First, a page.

"The F-35 transitioned from subsonic to supersonic just as our engineers and our computer modeling had predicted," said Jon Beesley, Lockheed Martin's chief F-35 test pilot. "I continue to be impressed with the aircraft's power and strong acceleration, and I'm pleased that its precise handling qualities are retained in supersonic flight, even with a payload of 5,400 lb [2,450 kg] in the weapons bays."
Beesley said it was also a significant achievement for a test aircraft to fly supersonic for the first time with the weight of a full internal load of weapons. The milestone was achieved on the 69th flight of F-35 aircraft AA-1. Beesley climbed to 30,000 ft/9,144m and accelerated to Mach 1.05 over a rural area in north Texas. The F-35 accomplished four transitions through the sound barrier, spending a total of eight minutes in supersonic flight. The flight was preceded by a high-subsonic mission earlier in the day. Future testing will gradually expand the flight envelope out to the aircraft's top speed of Mach 1.6, which the F-35 is designed to achieve with a full internal load of weapons.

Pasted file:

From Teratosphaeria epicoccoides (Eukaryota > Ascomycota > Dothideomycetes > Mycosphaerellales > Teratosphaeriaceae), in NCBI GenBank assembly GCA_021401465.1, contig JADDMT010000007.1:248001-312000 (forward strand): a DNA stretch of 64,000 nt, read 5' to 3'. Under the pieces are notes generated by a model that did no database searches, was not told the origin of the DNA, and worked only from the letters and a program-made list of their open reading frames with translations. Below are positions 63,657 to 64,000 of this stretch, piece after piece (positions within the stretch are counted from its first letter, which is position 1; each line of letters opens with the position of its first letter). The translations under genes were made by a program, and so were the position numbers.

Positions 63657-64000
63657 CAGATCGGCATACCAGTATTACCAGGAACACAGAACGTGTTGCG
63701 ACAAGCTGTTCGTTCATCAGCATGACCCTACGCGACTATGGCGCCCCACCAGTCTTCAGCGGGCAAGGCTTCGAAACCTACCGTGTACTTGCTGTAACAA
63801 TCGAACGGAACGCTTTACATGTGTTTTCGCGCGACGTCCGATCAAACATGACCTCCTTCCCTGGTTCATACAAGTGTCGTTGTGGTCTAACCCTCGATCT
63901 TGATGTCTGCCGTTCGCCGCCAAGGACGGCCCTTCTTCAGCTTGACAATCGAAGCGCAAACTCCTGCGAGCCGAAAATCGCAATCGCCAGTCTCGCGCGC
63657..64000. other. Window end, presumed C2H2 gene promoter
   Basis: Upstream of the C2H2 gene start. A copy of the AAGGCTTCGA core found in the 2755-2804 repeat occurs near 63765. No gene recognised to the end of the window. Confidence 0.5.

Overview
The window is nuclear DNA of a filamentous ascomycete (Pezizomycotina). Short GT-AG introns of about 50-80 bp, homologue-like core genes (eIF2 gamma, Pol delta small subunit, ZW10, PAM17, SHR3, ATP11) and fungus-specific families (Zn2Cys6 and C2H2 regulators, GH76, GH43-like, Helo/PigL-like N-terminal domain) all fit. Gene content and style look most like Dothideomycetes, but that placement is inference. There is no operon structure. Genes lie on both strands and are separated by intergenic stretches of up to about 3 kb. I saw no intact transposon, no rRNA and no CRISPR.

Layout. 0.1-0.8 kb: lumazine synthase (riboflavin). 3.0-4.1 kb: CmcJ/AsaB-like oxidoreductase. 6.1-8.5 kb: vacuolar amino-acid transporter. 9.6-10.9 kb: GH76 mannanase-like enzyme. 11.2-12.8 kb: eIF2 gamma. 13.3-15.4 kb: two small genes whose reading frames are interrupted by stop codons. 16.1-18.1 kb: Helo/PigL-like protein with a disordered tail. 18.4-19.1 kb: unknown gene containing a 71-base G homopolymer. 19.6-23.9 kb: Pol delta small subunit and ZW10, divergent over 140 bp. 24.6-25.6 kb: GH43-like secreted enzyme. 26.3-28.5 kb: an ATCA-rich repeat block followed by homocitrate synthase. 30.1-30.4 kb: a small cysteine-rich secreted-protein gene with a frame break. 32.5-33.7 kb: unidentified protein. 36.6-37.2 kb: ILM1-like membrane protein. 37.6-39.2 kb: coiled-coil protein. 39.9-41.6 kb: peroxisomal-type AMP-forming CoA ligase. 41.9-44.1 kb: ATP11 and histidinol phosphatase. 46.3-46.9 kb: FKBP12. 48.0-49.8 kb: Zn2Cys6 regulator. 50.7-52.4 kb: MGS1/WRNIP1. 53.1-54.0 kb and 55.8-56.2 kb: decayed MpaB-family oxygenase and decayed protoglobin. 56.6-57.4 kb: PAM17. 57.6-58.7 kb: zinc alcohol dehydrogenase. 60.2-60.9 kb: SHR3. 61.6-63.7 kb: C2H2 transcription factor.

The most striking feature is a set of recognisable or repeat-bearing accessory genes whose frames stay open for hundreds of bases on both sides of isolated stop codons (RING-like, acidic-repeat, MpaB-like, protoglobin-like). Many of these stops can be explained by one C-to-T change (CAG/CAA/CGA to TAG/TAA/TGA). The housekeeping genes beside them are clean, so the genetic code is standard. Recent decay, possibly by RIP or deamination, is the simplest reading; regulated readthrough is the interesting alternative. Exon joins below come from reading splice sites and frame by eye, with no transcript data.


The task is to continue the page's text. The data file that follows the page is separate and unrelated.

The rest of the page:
F-35 AA-1, a conventional takeoff and landing variant (CTOL), and F-35 BF-1, a short takeoff/vertical landing variant (STOVL), together have combined for 83 test flights.
The F-35 is a supersonic, multi-role, 5th generation stealth fighter. Three F-35 variants derived from a common design, developed together and using the same sustainment infrastructure worldwide will replace at least 13 types of aircraft for 11 nations initially. Lockheed Martin is developing the F-35 with its principal industrial partners, Northrop Grumman and BAE Systems. Two separate, interchangeable F-35 engines are under development: the Pratt & Whitney F-135 and the GE Rolls-Royce Fighter Engine Team F-136.